It will be some time before we have vending machines where we can swipe our credit card, and have most anything we want 3D printed instantly, on the spot. No doubt it’s coming, but not yet. However, first steps in that direction are being taken. Three U.C. Berkeley students have just developed what can truly be called a 3D printing vending machine. It won’t work as fast as a Star Trek Replicator, but it’s a much faster process than ordering from an online service and waiting for delivery.
It’s called the Dreambox, not to be confused with the Dream Vendor “vending machine” at Virginia Tech, which we reported on last year. While both machines house 3D printers in a secure enclosure and allow people to upload a CAD file to be 3D printed, the Dreambox takes the concept beyond the Virginia Tech machine.
If you’ve used Redbox, you know how you can order up a movie from your computer or mobile device, and then pick it up at your local Redbox unit. Dreambox is something akin to that model. With Dreambox, you go online to upload your file (or choose from thousands of ready-to-go models) and order your print. The system’s server then queues your print on the Dreambox unit closest to you. When the job is done, you’ll receive a text telling you to go pick up your model, which is stored securely in one of the unit’s locked drawers and is opened with the unlock code included in the text.
The Dreambox development team met in 2011 at U.C. Berkeley in a mobile application development class. They didn’t begin with this product in mind. There were working together on other startup ideas for a year, and found that they struggled with the time it took for them to receive parts from 3D printing services, often 2-4 weeks. There had to be a better way, they thought, and the idea of hyperlocal, accessible, affordable and convenient 3D printing vending machines was born.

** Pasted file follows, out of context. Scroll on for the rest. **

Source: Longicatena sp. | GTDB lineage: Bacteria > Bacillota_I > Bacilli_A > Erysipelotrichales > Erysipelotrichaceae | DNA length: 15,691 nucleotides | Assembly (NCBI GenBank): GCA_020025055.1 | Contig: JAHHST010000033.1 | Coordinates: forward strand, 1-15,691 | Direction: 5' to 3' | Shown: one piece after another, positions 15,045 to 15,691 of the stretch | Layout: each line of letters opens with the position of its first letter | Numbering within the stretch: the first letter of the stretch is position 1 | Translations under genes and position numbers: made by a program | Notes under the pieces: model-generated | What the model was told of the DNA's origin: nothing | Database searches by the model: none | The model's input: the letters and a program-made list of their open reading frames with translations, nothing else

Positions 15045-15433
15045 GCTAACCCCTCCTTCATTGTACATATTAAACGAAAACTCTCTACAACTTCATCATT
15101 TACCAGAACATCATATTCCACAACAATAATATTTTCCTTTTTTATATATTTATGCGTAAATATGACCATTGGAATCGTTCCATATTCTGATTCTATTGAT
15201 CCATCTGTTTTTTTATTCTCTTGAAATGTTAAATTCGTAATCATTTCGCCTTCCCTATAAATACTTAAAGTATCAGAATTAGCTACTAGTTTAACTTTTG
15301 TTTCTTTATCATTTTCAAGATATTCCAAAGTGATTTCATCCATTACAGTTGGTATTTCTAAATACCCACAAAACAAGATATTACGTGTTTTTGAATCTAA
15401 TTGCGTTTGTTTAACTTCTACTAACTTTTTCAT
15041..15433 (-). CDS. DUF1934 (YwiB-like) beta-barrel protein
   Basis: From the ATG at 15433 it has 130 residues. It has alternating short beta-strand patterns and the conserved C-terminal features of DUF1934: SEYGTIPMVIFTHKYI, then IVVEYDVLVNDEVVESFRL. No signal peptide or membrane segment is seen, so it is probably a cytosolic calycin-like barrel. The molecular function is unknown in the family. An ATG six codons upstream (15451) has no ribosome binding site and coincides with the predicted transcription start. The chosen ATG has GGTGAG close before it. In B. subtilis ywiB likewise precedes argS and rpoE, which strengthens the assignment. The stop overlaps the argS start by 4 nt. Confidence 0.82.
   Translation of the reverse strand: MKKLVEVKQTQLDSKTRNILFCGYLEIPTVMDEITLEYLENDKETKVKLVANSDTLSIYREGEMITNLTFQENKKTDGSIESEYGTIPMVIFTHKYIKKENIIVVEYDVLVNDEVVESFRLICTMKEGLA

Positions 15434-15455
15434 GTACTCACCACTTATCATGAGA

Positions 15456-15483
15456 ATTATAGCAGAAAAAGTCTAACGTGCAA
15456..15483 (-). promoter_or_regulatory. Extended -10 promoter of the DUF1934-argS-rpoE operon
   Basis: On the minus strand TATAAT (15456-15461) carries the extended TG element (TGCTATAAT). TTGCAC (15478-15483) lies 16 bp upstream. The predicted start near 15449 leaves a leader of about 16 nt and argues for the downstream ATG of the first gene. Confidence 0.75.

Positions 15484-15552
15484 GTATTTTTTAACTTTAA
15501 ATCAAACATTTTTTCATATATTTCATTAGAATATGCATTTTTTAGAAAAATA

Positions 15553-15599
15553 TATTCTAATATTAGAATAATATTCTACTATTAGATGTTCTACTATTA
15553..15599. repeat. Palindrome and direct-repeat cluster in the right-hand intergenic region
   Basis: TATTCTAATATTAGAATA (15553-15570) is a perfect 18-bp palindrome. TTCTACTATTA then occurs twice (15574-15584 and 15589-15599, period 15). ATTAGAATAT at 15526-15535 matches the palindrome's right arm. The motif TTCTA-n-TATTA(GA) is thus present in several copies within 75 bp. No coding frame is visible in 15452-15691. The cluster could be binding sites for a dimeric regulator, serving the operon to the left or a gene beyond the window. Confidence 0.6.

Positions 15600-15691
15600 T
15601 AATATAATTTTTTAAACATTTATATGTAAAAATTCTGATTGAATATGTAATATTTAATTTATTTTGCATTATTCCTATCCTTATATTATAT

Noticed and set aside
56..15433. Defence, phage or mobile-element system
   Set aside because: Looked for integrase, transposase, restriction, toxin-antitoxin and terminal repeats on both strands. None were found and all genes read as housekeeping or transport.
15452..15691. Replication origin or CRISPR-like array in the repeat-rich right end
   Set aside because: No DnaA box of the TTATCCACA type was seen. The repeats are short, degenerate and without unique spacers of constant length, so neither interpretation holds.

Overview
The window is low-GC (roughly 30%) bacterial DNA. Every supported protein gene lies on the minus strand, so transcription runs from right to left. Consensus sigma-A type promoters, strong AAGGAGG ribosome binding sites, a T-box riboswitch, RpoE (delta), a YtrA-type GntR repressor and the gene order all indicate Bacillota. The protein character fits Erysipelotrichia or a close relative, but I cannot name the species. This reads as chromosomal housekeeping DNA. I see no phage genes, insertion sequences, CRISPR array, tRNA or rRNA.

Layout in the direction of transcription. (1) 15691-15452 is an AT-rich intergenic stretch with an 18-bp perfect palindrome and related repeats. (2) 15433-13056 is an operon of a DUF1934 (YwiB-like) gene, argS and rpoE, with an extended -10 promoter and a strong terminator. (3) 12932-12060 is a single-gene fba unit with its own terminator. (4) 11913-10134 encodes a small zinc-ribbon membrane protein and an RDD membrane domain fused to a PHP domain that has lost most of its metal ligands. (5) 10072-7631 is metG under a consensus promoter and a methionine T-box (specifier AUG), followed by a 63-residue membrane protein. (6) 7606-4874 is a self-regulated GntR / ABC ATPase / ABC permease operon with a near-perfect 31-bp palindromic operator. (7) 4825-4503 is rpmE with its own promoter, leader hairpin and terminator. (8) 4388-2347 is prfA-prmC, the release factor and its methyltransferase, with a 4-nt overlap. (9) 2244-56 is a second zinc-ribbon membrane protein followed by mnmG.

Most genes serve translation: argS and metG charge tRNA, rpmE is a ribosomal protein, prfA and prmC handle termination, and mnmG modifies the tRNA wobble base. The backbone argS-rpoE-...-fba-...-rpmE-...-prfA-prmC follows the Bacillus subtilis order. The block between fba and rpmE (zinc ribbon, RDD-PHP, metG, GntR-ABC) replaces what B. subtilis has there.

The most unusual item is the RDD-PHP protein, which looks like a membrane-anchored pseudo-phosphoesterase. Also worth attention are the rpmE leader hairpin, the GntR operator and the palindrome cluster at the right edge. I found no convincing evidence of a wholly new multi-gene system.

An incubator-accelerator program, Skydeck Berkeley, accepted the Dreambox team last fall and since then the team has been designing and prototyping their first vending machine, for the U.C. Berkeley campus.
Dreamboxes are built to order with one or more internal 3D printers and lockers based on customer needs. They don’t build their own 3D printers, but instead leverage existing 3D printing technology.
It’s a brilliant idea. I know that here in my town, an architectural student at Cal Poly was just last week telling me how the students don’t have anywhere they can easily, quickly and affordably get things 3D printed. It sounds like something every campus could use, doesn’t it? And beyond campuses, maybe sitting right there next to Redbox in my local grocery store.
More information: Dreambox